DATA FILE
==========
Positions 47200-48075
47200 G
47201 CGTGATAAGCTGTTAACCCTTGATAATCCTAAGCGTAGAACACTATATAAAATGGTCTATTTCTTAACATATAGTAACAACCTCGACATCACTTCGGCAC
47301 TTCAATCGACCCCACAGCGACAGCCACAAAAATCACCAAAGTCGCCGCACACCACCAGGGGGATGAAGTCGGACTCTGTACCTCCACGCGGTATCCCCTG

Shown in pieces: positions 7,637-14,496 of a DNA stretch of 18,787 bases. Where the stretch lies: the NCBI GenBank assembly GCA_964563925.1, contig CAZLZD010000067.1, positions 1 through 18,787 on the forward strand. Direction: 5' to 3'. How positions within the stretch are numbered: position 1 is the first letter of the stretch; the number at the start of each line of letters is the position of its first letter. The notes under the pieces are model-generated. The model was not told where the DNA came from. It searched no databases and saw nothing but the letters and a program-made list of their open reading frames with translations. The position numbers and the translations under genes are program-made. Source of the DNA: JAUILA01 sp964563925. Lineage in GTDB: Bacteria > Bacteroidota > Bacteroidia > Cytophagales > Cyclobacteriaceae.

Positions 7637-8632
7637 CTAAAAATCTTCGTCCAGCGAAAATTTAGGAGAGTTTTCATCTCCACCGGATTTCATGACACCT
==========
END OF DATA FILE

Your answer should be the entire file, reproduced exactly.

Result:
Positions 47200-48075
47200 G
47201 CGTGATAAGCTGTTAACCCTTGATAATCCTAAGCGTAGAACACTATATAAAATGGTCTATTTCTTAACATATAGTAACAACCTCGACATCACTTCGGCAC
47301 TTCAATCGACCCCACAGCGACAGCCACAAAAATCACCAAAGTCGCCGCACACCACCAGGGGGATGAAGTCGGACTCTGTACCTCCACGCGGTATCCCCTG

Shown in pieces: positions 7,637-14,496 of a DNA stretch of 18,787 bases. Where the stretch lies: the NCBI GenBank assembly GCA_964563925.1, contig CAZLZD010000067.1, positions 1 through 18,787 on the forward strand. Direction: 5' to 3'. How positions within the stretch are numbered: position 1 is the first letter of the stretch; the number at the start of each line of letters is the position of its first letter. The notes under the pieces are model-generated. The model was not told where the DNA came from. It searched no databases and saw nothing but the letters and a program-made list of their open reading frames with translations. The position numbers and the translations under genes are program-made. Source of the DNA: JAUILA01 sp964563925. Lineage in GTDB: Bacteria > Bacteroidota > Bacteroidia > Cytophagales > Cyclobacteriaceae.

Positions 7637-8632
7637 CTAAAAATCTTCGTCCAGCGAAAATTTAGGAGAGTTTTCATCTCCACCGGATTTCATGACACCT